Students of classical history will recall that primary reasons for the extension of Roman citizenship by Caracalla was to increase the amount of people he could tax effectively and that were available for his armies. This isn’t to say that there were not benefits to gaining Roman citizenship. I’m only pointing out that very rarely does ‘citizen’ mean anything close to ‘uniquely valued member of society’.
Before I conclude I think it would be helpful to define a few terms that will make things easier going forward.
- A polity is a political group that’s connected to a location, either physical or not (for example, the American environmentalist movement could be described as a polity, as could redditors). Generally I’ll be using it here to talk about a physically-based polity like a city or a country.
- The state, for now, is the ‘conglomeration’ of constituents and government. As I said earlier, the constituents make up the government of themselves, so they’re already the same. Why is a special term needed, then? Think about it like the difference between yourself at home (eating, enjoying yourself, dealing with personal issues) and yourself at work (focused on ensuring that you are able to live as yourself-at-home). In this crude comparison the state is your mindset which tells you what sort of job you need and how hard you need to work in order to make your life as obstacle-free as possible. The most important thing is the term state does not include any subject class.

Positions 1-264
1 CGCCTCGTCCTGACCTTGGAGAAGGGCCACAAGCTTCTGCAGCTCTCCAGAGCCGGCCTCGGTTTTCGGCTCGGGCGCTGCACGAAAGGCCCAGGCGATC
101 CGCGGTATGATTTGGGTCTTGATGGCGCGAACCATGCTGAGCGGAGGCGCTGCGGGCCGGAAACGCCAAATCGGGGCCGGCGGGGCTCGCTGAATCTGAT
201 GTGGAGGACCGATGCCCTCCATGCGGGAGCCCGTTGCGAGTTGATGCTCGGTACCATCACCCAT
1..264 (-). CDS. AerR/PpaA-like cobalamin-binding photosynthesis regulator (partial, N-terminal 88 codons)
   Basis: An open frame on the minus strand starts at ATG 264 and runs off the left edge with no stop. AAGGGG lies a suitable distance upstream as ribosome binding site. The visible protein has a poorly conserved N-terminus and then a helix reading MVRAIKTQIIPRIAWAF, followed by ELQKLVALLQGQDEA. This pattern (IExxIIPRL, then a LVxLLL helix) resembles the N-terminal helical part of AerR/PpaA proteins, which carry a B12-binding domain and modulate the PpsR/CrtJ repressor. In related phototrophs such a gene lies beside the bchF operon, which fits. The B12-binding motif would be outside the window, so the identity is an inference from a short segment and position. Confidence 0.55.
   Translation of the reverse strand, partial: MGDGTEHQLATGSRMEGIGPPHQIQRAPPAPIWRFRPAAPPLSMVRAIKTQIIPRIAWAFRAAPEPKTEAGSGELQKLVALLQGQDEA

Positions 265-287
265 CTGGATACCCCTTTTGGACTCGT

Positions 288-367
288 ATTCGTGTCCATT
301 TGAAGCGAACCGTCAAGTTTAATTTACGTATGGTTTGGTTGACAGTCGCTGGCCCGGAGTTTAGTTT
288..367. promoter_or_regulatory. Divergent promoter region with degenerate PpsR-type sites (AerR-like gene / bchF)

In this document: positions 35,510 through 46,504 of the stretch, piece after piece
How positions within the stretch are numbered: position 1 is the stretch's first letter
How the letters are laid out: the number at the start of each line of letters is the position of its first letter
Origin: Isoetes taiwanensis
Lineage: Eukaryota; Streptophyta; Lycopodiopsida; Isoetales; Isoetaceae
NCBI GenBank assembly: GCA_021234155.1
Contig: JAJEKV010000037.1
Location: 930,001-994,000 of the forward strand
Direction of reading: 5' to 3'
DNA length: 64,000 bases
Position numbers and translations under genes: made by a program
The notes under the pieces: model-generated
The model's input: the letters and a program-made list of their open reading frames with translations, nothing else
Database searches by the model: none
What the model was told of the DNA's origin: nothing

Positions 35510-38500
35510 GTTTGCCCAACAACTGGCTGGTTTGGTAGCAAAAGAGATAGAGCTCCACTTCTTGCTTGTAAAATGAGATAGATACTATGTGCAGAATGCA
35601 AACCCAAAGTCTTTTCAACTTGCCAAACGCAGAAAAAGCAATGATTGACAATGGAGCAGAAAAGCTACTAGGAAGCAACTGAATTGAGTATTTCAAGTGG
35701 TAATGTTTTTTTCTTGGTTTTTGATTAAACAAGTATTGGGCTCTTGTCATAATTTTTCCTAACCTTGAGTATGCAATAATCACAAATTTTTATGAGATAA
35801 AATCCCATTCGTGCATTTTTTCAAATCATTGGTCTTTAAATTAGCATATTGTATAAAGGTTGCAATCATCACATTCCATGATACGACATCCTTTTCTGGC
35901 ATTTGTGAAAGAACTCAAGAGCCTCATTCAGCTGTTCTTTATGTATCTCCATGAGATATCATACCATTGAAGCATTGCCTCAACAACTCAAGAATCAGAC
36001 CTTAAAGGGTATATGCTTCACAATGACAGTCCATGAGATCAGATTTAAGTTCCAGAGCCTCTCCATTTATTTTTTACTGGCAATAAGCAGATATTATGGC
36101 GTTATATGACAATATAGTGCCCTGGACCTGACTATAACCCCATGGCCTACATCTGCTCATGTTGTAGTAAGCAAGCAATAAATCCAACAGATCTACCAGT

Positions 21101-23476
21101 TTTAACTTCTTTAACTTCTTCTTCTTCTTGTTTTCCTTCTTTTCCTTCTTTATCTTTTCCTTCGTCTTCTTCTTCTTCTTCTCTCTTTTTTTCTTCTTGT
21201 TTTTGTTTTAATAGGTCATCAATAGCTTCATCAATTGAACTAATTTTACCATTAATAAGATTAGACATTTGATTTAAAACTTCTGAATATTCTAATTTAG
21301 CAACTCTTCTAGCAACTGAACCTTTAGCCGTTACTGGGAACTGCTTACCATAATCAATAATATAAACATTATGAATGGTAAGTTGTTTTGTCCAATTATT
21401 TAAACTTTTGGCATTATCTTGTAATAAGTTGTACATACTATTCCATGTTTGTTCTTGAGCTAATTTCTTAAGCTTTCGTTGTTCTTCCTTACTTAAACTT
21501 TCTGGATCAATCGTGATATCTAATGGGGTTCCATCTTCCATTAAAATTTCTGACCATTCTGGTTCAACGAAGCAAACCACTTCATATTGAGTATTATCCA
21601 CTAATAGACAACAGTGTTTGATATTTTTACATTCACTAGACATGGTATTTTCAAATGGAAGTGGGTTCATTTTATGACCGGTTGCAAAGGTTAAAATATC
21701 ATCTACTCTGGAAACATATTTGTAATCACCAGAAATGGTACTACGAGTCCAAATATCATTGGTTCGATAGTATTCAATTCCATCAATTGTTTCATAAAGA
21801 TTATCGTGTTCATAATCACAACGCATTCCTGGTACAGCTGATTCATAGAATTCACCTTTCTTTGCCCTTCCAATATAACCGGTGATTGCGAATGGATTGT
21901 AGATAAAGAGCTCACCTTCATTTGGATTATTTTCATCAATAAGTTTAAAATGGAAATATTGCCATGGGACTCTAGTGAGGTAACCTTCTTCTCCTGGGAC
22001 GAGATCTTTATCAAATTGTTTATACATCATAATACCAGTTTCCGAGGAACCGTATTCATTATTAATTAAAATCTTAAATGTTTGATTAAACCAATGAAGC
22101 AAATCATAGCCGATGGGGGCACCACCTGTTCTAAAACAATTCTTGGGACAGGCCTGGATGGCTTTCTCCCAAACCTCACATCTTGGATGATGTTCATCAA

- State-polity is the union between the two above terms. When other people say ‘state’ or ‘nation’, here I’ll say ‘state-polity’. For a more direct definition, the state-polity is all of those people (constituents and subjects) who are governed (managed or ruled, respectively) by a single state.
- Nation here is used in the more specific cultural sense, so ‘America’ does not constitute a nation (being so multicultural) while ‘Germany’ might and ‘the German people’ almost certainly does (excluding as it does those who do not think of themselves as culturally German but still live in Germany).
- Class retains its usual meaning, but as I’ve said I only separate society into two classes: the constituents and the subjects.
- Citizenship is a weird term to talk about by way of everything I’m laying out here. In technical terms citizenship is a fiction but that’s getting ahead of myself somewhat. The best I can come up with is that citizenship is some promise of consideration given by the state to the citizen. That at least describes what citizenship is supposed to be, but as we’ll see, that notion has little weight when how it is set up is considered.
These differences between state-polity and state and government may appear minor but I think the fact that we’ve thought of these as the same for so long has helped us believe a lot of wrong ideas. What should be clear even so far is that what we think of as ‘the state’ or ‘the government’ naturally does not speak for a significant segment of the population. I don’t believe that I’m the first to think ‘my voice doesn’t count in the government’. According to all our current political theories it absolutely should unless we are living in a sham society. Despite all the protesters and accusations, no one can prove quite that far. I don’t think ‘sham society’ is a good description, myself. What I do think is that our society, and most Western societies that I’ve seen, has specific mechanisms in place to hide these realities of power in ways that didn’t happen in the past. As long as we remain ignorant of how they operate, the difference is always going to trouble us.
Come back soon for Part 2.